Authorities in New Zealand have issued a warning about unpasteurised milk after the death of an Australian child.
The child's death and four other children falling seriously ill have been linked to the consumption of raw milk in Victoria.
The state's health department issued a warning about drinking the raw milk, which was being sold in health food shops for cosmetic purposes.
The death of a 3-year-old had been referred to the coroner.
A spokeswoman for the Ministry for Primary Industries in New Zealand said there were risks associated with drinking raw milk.
Producers of raw milk needed to tell their customers their product might contain bacteria that could cause illness, she said. Those particularly at risk were the young, old, pregnant and those whose immune system was weakened.
"We also advise producers to inform their customers that it is recommended to heat the milk to 70C for a minute to reduce the risk of bacteria."
The food safety risks associated with drinking raw milk needed to be carefully managed, which was why extensive consultation on the policy and rules applying to the sale of raw milk to consumers was recently undertaken, she said.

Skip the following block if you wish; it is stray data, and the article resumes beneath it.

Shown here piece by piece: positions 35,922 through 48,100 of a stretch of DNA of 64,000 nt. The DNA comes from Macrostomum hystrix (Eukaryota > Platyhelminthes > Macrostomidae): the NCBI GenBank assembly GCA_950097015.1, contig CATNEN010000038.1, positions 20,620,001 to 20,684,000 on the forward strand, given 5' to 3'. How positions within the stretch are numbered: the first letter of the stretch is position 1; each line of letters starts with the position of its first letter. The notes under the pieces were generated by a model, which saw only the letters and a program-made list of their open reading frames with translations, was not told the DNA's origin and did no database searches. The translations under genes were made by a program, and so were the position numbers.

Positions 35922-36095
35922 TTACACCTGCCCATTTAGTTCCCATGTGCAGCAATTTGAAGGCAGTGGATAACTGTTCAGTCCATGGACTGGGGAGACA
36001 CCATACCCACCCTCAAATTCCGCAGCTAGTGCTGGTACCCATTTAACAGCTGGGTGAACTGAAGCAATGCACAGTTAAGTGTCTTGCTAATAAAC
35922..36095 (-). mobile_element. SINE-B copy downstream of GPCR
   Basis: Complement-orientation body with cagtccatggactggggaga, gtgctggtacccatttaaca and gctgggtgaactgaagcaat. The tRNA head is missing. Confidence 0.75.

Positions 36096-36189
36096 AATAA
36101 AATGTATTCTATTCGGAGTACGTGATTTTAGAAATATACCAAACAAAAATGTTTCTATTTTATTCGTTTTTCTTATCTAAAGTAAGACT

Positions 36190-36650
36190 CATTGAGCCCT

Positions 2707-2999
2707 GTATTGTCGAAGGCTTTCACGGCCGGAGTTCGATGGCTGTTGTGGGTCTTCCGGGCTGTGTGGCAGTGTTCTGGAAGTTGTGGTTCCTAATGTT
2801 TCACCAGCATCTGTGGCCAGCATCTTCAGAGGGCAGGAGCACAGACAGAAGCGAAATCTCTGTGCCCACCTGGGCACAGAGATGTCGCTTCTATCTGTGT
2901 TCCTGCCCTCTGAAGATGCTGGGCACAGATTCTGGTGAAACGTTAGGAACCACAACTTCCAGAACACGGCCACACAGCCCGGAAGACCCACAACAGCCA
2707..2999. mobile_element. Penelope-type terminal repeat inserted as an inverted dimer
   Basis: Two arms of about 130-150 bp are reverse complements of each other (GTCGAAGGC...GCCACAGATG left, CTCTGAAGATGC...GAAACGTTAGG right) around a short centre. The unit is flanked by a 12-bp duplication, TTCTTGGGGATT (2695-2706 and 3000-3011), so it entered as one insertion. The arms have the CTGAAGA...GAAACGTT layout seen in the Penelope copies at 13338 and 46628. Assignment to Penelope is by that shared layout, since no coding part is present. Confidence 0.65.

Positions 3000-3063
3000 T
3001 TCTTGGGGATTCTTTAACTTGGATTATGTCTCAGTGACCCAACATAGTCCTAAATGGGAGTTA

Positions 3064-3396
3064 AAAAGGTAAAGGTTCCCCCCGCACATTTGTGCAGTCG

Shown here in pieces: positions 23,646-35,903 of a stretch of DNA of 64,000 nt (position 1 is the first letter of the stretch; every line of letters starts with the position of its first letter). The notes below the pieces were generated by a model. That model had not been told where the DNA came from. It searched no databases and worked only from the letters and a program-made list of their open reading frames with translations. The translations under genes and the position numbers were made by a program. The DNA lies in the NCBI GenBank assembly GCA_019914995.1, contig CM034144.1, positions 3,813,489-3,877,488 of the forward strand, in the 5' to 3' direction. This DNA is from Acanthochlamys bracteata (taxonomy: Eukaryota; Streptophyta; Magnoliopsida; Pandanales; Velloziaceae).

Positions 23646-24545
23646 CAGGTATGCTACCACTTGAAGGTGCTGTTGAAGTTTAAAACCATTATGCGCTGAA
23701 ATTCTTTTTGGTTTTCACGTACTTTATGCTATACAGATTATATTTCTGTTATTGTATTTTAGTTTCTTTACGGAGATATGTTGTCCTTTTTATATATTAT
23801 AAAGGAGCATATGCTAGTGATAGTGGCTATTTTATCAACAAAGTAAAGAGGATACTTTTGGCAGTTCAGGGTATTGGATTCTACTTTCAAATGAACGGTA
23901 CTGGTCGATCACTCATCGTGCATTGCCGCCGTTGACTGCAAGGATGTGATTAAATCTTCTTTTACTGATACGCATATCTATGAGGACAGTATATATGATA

Federated Farmers dairy and food safety chairman Andrew Hoggard said sellers were required to make buyers "well aware" of the risks.
"Being unpasteurised [drinkers] are really at risk of any bugs that the cows may have been in contact with and passed through their milk."
Raw milk could not be kept for any length of time, Mr Hoggard said.
"It's important if you are going to buy the stuff, that you are going to get what you need for a day or two at the most and you don't overstock."
Some New Zealand retailers had had to close down because they had not got the hygiene right, Mr Hoggard said.
Australian chief health officer Rosemary Lester said raw milk, which was marketed as bath milk, could affect the kidneys, the bloodstream and cause watery diarrhoea if consumed.